Composer Jean Françaix wrote in an accessible, attractive style that often led listeners and commentators to ignore the depth and originality present in much of his music. His father was the director of the Le Mans Conservatory. His mother was a teacher and choir director on its staff. He began to study piano when he was four. Before he was ten he had music lessons from Isidor Philipp (piano) and Nadia Boulanger (harmony, counterpoint, composition). He published a composition at the age of ten, Pour Jacqueline, a piano suite dedicated to his baby cousin.
In 1930 he won first prize in piano at the Paris Conservatory. Pierre Monteux premiered his Symphony in 1932. In the same year he wrote his Concertino for Piano & Orchestra. The premiere of the work in 1934 made Françaix's reputation. He quickly came into demand. Ballets Russes de Monte Carlo commissioned a ballet, Scuola di ballo (Dance School), choreographed by Léonide Massine, based on themes of Boccherini. Another ballet, Le Roi nu (The Naked King or The Emperor's New Clothes), was premiered by the Paris Opera in 1935. He wrote a piano concerto in 1936 and played it on his first American trip, in 1938. He toured often with cellist Maurice Gendron, the Trio Pasquier, and later, with his daughter Claude as a piano duo partner.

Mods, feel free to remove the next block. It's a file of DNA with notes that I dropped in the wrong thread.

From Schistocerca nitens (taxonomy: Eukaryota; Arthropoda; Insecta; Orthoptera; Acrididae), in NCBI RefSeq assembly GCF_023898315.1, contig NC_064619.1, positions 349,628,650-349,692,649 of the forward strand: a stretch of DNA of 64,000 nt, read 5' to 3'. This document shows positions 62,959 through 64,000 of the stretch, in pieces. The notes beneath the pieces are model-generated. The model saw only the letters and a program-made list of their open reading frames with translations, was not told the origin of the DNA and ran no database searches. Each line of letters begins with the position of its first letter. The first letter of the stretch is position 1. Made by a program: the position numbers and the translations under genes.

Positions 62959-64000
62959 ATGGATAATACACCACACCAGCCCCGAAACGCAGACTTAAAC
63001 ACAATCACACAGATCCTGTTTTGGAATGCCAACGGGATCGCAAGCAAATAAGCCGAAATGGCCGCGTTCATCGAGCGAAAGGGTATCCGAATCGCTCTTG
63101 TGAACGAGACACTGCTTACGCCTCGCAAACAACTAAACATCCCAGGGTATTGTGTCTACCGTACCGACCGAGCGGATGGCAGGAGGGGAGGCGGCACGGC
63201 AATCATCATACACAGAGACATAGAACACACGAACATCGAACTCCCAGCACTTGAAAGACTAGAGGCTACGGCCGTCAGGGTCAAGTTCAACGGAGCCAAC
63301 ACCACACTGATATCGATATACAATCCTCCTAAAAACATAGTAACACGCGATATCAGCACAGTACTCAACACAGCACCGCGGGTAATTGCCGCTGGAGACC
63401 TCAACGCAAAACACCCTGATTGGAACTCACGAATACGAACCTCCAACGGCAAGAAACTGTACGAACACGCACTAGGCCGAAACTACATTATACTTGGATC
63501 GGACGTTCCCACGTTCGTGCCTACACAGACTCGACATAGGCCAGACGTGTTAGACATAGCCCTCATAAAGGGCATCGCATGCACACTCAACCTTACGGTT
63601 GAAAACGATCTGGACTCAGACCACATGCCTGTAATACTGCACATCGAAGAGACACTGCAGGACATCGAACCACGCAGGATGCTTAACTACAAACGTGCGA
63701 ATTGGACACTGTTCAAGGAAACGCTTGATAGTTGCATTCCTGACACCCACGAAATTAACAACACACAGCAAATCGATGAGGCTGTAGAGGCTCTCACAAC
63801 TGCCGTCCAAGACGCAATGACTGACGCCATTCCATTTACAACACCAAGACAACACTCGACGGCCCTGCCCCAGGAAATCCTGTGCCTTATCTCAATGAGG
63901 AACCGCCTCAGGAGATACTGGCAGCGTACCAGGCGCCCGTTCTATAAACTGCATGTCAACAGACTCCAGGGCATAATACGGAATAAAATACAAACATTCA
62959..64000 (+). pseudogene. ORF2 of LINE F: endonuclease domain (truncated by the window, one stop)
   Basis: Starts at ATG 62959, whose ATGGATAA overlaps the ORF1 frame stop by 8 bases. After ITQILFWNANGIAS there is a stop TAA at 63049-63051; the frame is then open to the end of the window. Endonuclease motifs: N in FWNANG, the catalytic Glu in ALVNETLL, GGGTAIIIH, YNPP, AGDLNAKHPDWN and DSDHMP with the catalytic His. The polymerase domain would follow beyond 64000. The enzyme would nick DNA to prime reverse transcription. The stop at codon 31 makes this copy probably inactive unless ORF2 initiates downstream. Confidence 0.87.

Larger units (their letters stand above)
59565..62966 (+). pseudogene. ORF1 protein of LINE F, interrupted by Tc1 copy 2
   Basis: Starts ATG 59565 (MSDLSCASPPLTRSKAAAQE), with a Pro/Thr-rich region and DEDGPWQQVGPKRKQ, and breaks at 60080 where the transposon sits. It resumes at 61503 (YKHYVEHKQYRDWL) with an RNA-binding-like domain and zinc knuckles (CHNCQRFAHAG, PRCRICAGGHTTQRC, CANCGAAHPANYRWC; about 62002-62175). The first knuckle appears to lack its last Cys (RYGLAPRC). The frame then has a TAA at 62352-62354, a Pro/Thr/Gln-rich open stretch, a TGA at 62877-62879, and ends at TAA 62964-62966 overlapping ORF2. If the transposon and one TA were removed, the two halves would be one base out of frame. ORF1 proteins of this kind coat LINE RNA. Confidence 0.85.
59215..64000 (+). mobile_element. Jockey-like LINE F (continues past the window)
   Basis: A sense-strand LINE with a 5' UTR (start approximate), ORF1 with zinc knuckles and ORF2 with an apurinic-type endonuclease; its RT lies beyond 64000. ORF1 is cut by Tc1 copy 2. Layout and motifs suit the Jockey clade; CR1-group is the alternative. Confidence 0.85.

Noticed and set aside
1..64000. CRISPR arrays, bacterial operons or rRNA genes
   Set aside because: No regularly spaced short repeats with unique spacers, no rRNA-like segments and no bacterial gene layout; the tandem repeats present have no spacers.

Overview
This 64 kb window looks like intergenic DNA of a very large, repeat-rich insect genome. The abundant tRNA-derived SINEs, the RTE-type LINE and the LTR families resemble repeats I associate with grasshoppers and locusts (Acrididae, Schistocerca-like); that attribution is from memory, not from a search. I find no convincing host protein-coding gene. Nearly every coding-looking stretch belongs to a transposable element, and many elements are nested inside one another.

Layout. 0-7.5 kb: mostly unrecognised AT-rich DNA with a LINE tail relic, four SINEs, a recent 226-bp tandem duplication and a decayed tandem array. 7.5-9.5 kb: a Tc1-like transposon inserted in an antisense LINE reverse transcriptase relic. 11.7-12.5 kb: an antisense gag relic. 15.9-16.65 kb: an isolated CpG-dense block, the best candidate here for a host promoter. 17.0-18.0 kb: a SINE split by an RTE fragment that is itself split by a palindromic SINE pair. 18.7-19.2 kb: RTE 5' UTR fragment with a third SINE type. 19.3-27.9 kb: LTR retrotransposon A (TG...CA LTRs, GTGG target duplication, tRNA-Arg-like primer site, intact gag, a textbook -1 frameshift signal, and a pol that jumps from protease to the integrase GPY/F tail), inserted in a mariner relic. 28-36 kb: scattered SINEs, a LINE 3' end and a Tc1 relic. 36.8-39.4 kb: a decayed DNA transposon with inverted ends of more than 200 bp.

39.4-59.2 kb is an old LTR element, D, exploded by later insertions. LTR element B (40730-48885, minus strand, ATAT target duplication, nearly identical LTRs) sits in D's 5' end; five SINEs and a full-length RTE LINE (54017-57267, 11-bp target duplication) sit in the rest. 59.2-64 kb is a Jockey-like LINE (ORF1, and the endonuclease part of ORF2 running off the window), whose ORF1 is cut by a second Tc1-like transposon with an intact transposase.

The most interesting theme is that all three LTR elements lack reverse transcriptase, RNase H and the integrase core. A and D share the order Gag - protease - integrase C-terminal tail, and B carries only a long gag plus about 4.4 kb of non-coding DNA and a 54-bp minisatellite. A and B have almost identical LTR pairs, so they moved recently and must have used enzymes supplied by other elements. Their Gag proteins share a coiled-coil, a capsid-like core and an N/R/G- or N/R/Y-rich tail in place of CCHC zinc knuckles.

Françaix was also known for his orchestrations of works by Chopin, Schubert, Chabrier, and Mozart. Poulenc requested that Françaix orchestrate L'histoire de Babar for him. Françaix transcribed many of his own works for the Mainz Wind Ensemble.
The light, witty character of Françaix's music has caused some to dismiss it as frivolous. Others have decried the fact that his style remained static throughout his life. In reality, he had found all he needed and achieved his mature voice immediately. His orchestrations are always clear and sparkling, his forms precise and neo-Classical, his emotions reserved. Françaix had little use for the Romantic esthetic of the composer pouring his inner soul into the music. In this, he was primarily influenced by Ravel. However, he sometimes wrote works of great depth. His masterwork among this sort of composition is L'Apocalypse de St Jean, written in 1939, the year World War II began. The work is mystical, even ecstatic, with plain flowing melodies reminiscent of old chant. It was premiered in 1942 at the Conservatory, conducted by Charles Munch. It was played at a memorial concert for Françaix in Le Mans in 1999, its first French performance since 1951.